Sunday 17 February 2019

Controversial restriction on the Gaelic football handpass is likely to continue

Controversial restriction on the Gaelic football handpass is likely to continue
Controversial restriction on the Gaelic football handpass is likely to continue
David Hassan, Chairman of the Standing Committee on Playing Rules. Photo: Seb Daly/Sportsfile
Martin Breheny

Martin Breheny

Despite opposition from players and managers, the controversial restriction on the Gaelic football handpass is likely to continue in the league.

Today's Central Council meeting will review the five experimental rules which have applied in the pre-season competitions before deciding whether to leave them in place for the league season.

David Hassan, chairman of the rules standing committee which devised the changes, will make a presentation to the meeting based on the findings of performance analyst Rob Carroll.

He has studied the impact of the experiments on pre-season provincial games from a scientific viewpoint.

His work in analysing games over recent years had an input into the thinking which led to the experimental proposals.

The wider GAA public has also had an opportunity to gauge them and while opinion is divided, there appears to be growing support for extending them to the league which starts next weekend.

Several managers and players have complained about the handpass change, claiming that it's counter-productive and will not improve the game from an entertainment viewpoint.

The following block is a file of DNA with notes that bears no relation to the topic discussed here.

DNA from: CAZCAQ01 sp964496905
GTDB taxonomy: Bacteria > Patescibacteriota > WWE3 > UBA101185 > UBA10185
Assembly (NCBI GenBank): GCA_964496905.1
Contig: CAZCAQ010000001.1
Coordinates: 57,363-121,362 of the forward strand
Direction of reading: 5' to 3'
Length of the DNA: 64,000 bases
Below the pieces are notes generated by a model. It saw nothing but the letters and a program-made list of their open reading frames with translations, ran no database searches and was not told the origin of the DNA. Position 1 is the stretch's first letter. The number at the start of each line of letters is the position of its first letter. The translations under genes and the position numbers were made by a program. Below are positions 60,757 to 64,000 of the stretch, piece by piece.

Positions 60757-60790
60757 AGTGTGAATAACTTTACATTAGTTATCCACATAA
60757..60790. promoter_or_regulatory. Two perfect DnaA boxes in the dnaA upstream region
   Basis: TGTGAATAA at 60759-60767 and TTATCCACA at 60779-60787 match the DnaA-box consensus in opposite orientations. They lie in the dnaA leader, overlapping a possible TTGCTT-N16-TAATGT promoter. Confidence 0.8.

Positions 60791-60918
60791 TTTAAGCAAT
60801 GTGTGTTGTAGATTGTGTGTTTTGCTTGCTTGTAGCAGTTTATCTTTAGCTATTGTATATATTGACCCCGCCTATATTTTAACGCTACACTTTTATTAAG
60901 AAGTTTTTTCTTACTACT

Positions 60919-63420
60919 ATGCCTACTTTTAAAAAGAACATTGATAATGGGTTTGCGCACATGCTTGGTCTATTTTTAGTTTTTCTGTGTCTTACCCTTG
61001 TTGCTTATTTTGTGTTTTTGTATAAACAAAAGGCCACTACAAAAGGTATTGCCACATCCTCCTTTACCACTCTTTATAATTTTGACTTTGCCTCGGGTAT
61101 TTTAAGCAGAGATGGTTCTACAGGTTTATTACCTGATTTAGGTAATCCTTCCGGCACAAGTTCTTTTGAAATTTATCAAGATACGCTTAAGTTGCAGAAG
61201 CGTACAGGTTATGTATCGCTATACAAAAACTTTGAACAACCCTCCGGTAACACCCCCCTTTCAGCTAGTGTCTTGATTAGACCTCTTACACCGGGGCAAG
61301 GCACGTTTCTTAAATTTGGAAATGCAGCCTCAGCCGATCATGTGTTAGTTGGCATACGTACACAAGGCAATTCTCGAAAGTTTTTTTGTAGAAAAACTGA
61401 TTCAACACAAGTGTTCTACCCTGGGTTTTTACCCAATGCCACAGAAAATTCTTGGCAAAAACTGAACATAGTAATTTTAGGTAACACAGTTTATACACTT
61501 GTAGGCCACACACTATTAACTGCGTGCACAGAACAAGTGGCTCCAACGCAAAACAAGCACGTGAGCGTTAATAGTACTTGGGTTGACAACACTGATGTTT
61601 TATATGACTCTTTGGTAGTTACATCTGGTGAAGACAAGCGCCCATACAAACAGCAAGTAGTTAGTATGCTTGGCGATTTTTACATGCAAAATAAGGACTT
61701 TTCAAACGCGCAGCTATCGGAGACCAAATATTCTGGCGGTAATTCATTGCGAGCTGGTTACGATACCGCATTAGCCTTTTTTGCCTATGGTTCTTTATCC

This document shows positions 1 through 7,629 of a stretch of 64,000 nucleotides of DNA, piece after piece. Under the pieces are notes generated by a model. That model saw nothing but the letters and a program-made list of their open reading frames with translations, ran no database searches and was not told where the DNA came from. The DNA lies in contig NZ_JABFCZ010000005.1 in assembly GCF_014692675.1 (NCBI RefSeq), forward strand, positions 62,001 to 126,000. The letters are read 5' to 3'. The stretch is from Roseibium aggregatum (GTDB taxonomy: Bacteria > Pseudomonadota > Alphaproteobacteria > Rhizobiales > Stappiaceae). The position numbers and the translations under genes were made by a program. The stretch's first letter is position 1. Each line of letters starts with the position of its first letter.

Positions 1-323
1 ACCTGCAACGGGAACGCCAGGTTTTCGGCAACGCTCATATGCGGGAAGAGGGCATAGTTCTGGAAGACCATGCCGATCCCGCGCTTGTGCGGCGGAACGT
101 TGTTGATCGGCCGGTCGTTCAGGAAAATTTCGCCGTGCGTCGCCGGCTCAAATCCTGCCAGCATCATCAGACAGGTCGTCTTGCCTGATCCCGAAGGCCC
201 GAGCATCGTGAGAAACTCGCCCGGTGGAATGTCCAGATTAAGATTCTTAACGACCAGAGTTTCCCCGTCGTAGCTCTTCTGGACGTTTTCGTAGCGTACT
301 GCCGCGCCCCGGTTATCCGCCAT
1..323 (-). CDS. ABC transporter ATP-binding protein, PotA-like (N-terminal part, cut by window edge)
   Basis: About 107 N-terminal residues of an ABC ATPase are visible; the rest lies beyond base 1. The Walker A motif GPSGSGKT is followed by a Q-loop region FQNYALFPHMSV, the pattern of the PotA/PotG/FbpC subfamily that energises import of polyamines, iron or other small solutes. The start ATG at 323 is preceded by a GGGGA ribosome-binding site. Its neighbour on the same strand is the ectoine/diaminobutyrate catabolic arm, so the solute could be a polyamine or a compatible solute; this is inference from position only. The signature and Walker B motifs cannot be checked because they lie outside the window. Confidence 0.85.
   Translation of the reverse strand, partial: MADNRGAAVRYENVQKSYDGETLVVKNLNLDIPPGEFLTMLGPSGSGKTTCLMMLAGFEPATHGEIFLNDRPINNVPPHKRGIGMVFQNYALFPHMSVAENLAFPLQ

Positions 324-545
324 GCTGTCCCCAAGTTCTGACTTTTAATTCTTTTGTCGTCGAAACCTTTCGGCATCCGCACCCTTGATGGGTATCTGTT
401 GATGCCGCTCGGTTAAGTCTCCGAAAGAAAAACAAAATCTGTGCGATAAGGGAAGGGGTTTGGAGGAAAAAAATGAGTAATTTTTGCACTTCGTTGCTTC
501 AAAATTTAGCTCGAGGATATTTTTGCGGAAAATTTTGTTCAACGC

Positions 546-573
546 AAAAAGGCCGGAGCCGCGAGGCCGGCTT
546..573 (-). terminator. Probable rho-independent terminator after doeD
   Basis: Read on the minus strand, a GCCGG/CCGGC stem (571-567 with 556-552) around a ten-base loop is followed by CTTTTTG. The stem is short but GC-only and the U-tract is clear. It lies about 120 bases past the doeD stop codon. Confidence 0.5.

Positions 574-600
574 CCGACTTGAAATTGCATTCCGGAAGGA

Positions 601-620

A GPA survey showed overwhelming negativity towards the restriction, but that was to be expected as most rule changes down through the years were similarly opposed by players.

It has also emerged that some Central Council delegates have been lobbied by players and managers to vote against the handpass trial, but it's unlikely to have the desired impact.

Ending it after the pre-season competitions would leave Central Council open to accusations of bowing to pressure and failing to give the experiment a chance in the more competitive environment of the 116-game league campaign.

Some managers have complained that it's unfair to use the second most important competition as a trial ground for new rules, but that has often happened in the past and is unlikely to sway Central Council.

Hassan will outline any unintended consequences from the new rules which became evident over recent weeks.

Figures from the Dr McKenna Cup show a drop in the number of goals scored, leading to claims that restricting the handpass to three has caused promising moves to break down.

Central Council are unlikely to accept those findings as definitive, opting instead to wait until after the league to make a fully-informed judgment. Insisting that sideline kicks (except those inside the opposition's 20-metre line) must go forward has also been criticised by managers and players, although it's not seen as being anything like as important as the handpass change.

The advanced mark and the amended kick-out rule have been more favourably received, while there's general support from players to changing the black-card punishment.

Instead of a player being sent off for the remainder of the game, and replaced, the sin-bin alternative allows for him to be sidelined for 10 minutes, leaving his team with 14 men. Player support for the sin-bin is understandable as it involves 10 minutes out of the action, as opposed to the rest of the game.

Central Council has the option of retaining all five experiments for the league or dropping any - or all - of them.

None of the experimental rules will apply in this year's championship.

If they are approved today, they will be reviewed again after the league, when a decision will be made whether to bring them to Congress for a debate on whether they should be adopted on a permanent basis.

Irish Independent

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